Cruise lines react to Trump administration's Cuba trip ban

Three major Florida-based cruise lines are scrambling to produce new agendas and answers following the Trump administration’s ban of cruise ship travels to Cuba, effective Wednesday.

Reps for Carnival Cruise Line, Royal Caribbean Cruises and Norwegian Cruise Line announced that they are monitoring the situation as they work to make appropriate arrangements with customers affected by the move.

Reps for Carnival told Fox News that the company will be substituting their upcoming call to Havanna with a suitable “replacement port.”

“Guests currently aboard Carnival Sensation’s June 3 sailing will be calling on Cozumel this Thursday instead of Havana,” a spokesperson said. “We recognize Havana is a unique destination and may have been the reason for the selection of this itinerary. Along with our apologies, guests will receive a $100 onboard credit.”

Three major Florida-based cruise lines are scrambling to produce with new agendas and answers following the Trump administration’s ban of cruise ships to Cuba. Pictured here are Carnival (top,) Norwegian Cruise Line (middle,) and Royal Caribbean (bottom) ships.

Three major Florida-based cruise lines are scrambling to produce with new agendas and answers following the Trump administration’s ban of cruise ships to Cuba. Pictured here are Carnival (top,) Norwegian Cruise Line (middle,) and Royal Caribbean (bottom) ships. (iStock)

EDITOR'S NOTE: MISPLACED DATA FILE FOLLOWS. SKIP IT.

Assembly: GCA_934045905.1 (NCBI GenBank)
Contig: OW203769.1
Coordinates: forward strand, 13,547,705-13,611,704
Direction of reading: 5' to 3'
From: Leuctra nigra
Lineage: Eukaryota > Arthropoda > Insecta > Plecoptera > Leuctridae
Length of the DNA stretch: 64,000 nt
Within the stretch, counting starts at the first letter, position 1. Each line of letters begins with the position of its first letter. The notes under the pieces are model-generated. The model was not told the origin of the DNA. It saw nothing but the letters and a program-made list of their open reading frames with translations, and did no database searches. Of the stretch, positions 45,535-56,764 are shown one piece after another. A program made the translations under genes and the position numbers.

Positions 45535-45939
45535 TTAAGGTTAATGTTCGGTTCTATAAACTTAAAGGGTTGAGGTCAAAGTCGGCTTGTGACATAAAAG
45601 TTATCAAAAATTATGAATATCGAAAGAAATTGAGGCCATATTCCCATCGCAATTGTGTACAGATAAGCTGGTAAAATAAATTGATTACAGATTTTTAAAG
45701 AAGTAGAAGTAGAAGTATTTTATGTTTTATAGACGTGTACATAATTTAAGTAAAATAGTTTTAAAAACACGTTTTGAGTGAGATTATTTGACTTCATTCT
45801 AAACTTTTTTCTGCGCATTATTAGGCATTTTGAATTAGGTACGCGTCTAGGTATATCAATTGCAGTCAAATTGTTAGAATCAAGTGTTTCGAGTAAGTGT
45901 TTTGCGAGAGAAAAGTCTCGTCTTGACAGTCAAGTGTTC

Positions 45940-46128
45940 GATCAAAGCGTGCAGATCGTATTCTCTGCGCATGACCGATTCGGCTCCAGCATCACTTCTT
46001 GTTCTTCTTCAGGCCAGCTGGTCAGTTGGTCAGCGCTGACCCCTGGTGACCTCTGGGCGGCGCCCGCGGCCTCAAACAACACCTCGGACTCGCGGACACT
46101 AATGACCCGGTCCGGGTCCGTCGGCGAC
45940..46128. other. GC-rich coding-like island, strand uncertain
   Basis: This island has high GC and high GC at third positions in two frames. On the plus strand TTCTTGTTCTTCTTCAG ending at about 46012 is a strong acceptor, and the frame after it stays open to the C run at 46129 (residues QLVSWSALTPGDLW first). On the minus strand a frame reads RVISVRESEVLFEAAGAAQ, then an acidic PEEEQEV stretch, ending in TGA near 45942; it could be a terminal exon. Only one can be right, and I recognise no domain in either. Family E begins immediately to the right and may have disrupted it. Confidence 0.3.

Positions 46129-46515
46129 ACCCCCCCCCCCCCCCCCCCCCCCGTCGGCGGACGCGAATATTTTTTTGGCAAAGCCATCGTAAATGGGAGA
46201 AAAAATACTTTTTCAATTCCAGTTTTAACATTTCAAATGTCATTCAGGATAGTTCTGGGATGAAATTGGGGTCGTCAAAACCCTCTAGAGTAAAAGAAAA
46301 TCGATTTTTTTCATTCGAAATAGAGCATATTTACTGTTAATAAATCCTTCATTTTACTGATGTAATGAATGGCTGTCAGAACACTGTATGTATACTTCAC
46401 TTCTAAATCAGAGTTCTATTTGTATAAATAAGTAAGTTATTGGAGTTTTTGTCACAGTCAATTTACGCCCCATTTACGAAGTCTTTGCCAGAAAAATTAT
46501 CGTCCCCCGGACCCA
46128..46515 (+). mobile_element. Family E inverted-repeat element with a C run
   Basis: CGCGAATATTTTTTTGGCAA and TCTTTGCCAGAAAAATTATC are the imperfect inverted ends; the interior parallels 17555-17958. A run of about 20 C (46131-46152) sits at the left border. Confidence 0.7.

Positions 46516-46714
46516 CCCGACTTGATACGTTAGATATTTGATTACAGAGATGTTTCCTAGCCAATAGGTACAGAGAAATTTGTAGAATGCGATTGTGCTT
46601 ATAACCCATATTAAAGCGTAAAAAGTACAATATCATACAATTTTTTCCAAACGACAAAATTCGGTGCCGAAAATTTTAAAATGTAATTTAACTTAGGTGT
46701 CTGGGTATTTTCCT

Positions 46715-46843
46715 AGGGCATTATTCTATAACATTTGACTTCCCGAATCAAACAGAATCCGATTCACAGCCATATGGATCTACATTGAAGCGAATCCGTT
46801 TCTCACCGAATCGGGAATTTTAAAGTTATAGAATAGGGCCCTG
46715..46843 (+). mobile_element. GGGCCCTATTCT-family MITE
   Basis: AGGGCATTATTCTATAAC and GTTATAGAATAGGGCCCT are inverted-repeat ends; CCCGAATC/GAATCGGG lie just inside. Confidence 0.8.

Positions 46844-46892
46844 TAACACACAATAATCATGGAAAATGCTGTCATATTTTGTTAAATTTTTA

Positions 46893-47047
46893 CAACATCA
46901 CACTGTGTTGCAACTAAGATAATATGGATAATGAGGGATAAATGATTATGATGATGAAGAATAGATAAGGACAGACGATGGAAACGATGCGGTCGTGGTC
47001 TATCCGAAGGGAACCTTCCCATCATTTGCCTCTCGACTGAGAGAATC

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The Carnival spokesperson continued to detail that the cruise line will have more information on the situation within the next two to three days, and customers should follow their website for more updates.

Likewise, officials with Royal Caribbean wrote on Twitter on June 4 that they were investigating the news “to understand the impact on our itineraries” in a larger sense.

“For now, we're adjusting the June 5 and 6 sailing itineraries, which will no longer stop in Cuba. We are communicating the changes with our guests,” a company rep wrote.

Norwegian Cruise Line released a similar statement detailing that officials are scrutinizing the new rules and consulting with lawyers and trade experts on how to proceed.

“We are closely monitoring these recent developments and any resulting impact to cruise travel to Cuba,” a rep said, as per the Associated Press. “We will communicate to our guests and travel partners as additional information becomes available.”

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On Tuesday, the Trump administration banned cruise ships and a popular category of “educational travel” to Cuba in an attempt to cut off cash to the island nation’s communist government. In addition, most private planes and boats are barred from visiting Cuba under the new policy.

In May 2016, under the Obama administration, cruise travel from the US to Cuba was opened up. The simple, one-stop option quickly became the most popular form of American leisure tourism to the country, bringing 142,721 visitors in the first four months of the year, over a 300% increase over the same period last year.

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The new restrictions are part of a broader effort by the administration of President Trump to roll back the Obama administration efforts to restore normal relations between the United States and Cuba, which drew sharp criticism from the more hardline elements of the Cuban-American community and their allies in Congress.

The Associated Press contributed to this report.